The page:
Teach young peo­ple about the true ‘an­them’ of suc­cess

New Straits Times - - VIEWPOINT - ASTRI YULIA Se­nior lec­turer, Univer­siti Se­lan­gor

was noth­ing unique about the Mo­toGP Cham­pi­onship last Sun­day (Nov 4). The race was rather ex­pected. Ex­cept, of course, it was heart­break­ing to watch Ital­ian racer Valentino Rossi lose out to Marc Mar­quez, when the world cham­pion surged past Rossi, who was ear­lier in the lead.

Mar­quez took to the podium with his sig­na­ture grin, and stood tall when Spain’s na­tional an­them was played. It was at this point that I no­ticed some­thing remarkable in Mar­quez’s ex­pres­sion. The ex­pres­sion of pride that his face took on — gone was his sig­na­ture grin, in its place a look of pure pride, his head held high and his pos­ture, ram­rod straight.

A na­tional an­them is the song that we grow up with. For in­stance, we have to mem­o­rise Malaysia’s na­tional an­them dur­ing our school years.

Now imag­ine that an­them be­ing played at an in­ter­na­tional event in a for­eign coun­try be­cause of what one achieved for his coun­try.

As I watched Mar­quez, I had the im­pres­sion that the na­tional an­them was his ul­ti­mate re­ward — all his hard work had paid off.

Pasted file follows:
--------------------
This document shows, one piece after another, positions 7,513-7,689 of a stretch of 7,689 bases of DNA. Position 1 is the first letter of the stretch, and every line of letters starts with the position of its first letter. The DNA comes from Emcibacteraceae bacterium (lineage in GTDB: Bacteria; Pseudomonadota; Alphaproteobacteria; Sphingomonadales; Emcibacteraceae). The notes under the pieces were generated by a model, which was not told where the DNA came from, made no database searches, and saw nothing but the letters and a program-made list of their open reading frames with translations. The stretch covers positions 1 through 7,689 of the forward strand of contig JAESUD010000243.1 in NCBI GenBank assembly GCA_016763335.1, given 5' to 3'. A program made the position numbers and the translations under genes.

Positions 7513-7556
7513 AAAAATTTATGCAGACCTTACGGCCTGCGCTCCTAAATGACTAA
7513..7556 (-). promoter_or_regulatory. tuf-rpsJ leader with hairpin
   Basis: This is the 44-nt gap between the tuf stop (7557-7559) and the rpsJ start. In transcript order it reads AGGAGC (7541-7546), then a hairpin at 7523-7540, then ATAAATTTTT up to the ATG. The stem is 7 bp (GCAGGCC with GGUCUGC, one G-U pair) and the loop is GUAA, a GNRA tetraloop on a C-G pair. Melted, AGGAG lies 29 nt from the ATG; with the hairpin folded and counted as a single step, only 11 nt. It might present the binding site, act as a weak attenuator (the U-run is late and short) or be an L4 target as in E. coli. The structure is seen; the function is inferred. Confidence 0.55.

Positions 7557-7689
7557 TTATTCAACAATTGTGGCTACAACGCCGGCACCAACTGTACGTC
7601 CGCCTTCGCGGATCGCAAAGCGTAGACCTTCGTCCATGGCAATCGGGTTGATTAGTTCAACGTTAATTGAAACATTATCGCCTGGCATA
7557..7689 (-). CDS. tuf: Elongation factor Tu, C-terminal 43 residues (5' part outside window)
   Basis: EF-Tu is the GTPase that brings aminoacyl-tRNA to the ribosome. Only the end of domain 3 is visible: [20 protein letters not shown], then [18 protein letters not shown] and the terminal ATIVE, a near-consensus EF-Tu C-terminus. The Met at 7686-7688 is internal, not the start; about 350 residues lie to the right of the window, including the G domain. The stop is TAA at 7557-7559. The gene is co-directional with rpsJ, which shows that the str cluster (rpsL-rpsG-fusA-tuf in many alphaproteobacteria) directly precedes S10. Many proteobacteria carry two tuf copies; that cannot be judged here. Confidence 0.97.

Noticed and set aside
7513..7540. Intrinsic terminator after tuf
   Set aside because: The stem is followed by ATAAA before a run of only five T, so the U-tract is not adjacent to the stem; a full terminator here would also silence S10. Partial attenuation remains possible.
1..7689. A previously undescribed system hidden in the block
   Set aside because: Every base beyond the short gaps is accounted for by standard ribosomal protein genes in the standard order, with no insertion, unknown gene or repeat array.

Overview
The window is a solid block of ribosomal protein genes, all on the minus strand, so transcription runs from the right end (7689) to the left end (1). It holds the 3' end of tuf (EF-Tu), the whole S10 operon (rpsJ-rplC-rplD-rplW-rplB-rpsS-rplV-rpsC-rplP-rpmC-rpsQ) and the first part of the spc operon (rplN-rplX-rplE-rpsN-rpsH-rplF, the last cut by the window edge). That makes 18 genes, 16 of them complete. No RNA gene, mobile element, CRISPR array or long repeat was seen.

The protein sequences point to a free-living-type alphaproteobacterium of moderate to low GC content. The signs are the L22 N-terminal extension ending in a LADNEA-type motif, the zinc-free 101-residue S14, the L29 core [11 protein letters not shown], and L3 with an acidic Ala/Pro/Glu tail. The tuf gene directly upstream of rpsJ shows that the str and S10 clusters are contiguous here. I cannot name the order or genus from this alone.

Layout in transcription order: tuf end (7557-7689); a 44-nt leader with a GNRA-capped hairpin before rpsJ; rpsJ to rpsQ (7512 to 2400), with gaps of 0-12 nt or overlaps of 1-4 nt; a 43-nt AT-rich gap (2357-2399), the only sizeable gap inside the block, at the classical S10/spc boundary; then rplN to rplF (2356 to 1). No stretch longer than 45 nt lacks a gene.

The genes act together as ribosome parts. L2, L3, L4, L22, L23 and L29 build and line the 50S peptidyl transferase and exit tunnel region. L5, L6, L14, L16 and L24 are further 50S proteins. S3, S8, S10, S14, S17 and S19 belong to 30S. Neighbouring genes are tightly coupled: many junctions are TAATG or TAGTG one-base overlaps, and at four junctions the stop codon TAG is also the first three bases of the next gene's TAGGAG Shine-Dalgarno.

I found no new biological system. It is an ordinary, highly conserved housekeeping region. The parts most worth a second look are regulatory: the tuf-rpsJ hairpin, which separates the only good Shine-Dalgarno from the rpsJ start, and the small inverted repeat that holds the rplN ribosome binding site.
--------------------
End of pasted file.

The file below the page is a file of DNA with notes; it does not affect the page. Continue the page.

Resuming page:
As an ed­u­ca­tor, it got me think­ing — how can we in­stil this value in our young? We can start by as­so­ci­at­ing achieve­ment with pride, not with re­ward.

The value of what has been achieved has to be counted, and not the end-per­for­mance. Per­for­mance is mean­ing­less if youths do not see the im­pact of their achieve­ment.

The long-term goal of our ed­u­ca­tion sys­tem is for stu­dents to con­trib­ute to the com­mu­nity, but ed­u­ca­tors and par­ents of­ten for­get this and fo­cus on short-term out­comes.

The other val­ues that I picked up while watch­ing the Mo­toGP Cham­pi­onship were loy­alty, faith and sup­port.

Rossi was in the lead, with four laps to the fin­ish line, when he fell and Mar­quez, who was in sev­enth po­si­tion raced past him.

Rossi’s dis­ap­point­ment was quite ob­vi­ous — af­ter he com­pleted the race, he left the track and did not re­turn.

When Rossi fell, the crowd moaned, but when he con­tin­ued the race, his fans ap­plauded and cheered him on un­til he fin­ished the race.

Our youths of­ten fail and make mis­takes while grow­ing up. The role ed­u­ca­tors and par­ents should take on is to be their loyal supp or ters, who will fe el the same dis­ap­point­ment when they fail, but who will also ap­plaud them when they im­prove them­selves.

Par­ents and ed­u­ca­tors need to em­pha­sise feel­ings (such as loy­alty, faith and sup­port) and pride in our youths and cheer them on. When th­ese are in the equa­tion, they will strive to do bet­ter.


Par­ents and ed­u­ca­tors should as­so­ciate pride with achieve­ment, and not with re­ward, to in­stil val­ues in youth.

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